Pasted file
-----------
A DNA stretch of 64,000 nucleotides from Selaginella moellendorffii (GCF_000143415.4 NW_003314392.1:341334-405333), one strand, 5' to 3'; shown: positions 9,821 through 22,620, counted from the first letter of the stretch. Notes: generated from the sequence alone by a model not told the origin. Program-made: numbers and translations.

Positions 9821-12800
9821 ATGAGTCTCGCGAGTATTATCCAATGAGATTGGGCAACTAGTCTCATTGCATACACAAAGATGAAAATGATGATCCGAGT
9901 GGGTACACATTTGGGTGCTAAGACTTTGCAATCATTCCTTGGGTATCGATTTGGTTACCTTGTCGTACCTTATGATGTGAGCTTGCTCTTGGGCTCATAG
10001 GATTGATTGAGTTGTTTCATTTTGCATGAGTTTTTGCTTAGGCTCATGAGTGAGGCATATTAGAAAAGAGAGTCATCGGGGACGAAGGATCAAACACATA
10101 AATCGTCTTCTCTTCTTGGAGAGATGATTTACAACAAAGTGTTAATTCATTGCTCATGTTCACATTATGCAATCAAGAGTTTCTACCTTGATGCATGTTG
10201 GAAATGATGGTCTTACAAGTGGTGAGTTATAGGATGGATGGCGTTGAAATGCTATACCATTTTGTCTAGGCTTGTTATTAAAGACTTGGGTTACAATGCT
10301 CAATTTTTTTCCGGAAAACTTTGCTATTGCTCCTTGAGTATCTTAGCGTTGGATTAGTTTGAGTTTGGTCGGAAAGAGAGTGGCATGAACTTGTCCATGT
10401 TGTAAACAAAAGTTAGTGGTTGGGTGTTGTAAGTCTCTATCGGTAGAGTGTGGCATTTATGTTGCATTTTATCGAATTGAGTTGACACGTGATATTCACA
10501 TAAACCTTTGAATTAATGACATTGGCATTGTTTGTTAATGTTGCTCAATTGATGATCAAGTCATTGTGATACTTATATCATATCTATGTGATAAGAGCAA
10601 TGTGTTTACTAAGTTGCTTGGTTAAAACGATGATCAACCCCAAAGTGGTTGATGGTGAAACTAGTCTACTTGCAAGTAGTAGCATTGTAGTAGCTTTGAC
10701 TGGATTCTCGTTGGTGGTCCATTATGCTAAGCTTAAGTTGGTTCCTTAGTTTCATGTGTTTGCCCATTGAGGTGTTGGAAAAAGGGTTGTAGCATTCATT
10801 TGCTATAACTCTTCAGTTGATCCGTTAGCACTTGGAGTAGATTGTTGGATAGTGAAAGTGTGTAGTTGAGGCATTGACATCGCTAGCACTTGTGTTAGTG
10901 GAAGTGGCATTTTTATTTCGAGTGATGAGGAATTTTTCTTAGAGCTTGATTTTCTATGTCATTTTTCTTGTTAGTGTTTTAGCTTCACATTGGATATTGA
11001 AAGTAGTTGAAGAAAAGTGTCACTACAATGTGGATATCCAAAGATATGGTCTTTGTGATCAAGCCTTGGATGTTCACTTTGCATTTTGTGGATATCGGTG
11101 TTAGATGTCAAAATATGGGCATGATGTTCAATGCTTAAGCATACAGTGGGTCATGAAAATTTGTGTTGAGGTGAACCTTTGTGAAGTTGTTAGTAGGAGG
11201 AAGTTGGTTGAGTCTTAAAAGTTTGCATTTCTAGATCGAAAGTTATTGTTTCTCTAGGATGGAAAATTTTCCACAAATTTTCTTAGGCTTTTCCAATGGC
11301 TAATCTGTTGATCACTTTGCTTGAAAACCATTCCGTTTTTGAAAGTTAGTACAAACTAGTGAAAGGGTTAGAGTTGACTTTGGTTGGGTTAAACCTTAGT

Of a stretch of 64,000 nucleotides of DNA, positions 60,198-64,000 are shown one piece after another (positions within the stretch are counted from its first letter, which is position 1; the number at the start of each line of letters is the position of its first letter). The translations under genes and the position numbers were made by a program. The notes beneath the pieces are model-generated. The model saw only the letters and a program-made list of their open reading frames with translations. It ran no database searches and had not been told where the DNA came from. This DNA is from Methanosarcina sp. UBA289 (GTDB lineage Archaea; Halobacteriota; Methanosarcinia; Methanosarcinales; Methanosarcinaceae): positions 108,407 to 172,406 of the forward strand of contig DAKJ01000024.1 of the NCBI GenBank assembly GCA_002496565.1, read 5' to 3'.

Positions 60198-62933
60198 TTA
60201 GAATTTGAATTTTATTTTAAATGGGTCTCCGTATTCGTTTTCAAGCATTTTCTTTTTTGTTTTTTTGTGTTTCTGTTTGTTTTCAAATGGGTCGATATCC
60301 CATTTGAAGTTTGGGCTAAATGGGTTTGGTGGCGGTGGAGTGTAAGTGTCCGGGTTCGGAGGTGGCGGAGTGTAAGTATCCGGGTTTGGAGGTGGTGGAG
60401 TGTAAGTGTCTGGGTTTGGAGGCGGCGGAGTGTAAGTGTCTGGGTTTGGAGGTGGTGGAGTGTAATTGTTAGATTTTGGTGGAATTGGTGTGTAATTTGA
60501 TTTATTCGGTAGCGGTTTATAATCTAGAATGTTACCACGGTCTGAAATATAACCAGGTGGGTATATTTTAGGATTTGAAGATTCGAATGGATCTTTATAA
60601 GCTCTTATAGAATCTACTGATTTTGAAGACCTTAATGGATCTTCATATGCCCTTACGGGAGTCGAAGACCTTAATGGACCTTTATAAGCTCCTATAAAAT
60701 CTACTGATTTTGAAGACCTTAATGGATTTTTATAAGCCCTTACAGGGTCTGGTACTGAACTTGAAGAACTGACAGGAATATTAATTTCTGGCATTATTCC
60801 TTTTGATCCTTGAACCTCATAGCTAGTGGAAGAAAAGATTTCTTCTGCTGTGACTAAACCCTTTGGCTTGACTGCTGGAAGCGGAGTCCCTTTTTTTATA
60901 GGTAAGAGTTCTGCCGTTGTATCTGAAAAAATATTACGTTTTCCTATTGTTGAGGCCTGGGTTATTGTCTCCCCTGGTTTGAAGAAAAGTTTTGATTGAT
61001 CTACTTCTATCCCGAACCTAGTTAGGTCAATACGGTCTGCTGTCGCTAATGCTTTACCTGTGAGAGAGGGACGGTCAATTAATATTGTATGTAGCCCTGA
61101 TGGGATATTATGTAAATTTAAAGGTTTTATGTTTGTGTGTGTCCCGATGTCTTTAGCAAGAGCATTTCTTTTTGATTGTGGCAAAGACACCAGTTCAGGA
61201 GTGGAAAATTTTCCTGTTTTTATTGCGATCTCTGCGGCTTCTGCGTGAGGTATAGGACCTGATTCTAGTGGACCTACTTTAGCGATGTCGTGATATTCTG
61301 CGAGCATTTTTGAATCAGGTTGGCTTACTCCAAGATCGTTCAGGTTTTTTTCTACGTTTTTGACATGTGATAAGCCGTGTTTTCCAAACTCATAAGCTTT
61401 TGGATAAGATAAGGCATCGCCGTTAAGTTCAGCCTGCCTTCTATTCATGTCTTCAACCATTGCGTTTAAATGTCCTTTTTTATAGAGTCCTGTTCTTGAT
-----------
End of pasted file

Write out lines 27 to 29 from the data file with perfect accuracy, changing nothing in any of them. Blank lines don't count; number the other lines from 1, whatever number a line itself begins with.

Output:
60701 CTACTGATTTTGAAGACCTTAATGGATTTTTATAAGCCCTTACAGGGTCTGGTACTGAACTTGAAGAACTGACAGGAATATTAATTTCTGGCATTATTCC
60801 TTTTGATCCTTGAACCTCATAGCTAGTGGAAGAAAAGATTTCTTCTGCTGTGACTAAACCCTTTGGCTTGACTGCTGGAAGCGGAGTCCCTTTTTTTATA
60901 GGTAAGAGTTCTGCCGTTGTATCTGAAAAAATATTACGTTTTCCTATTGTTGAGGCCTGGGTTATTGTCTCCCCTGGTTTGAAGAAAAGTTTTGATTGAT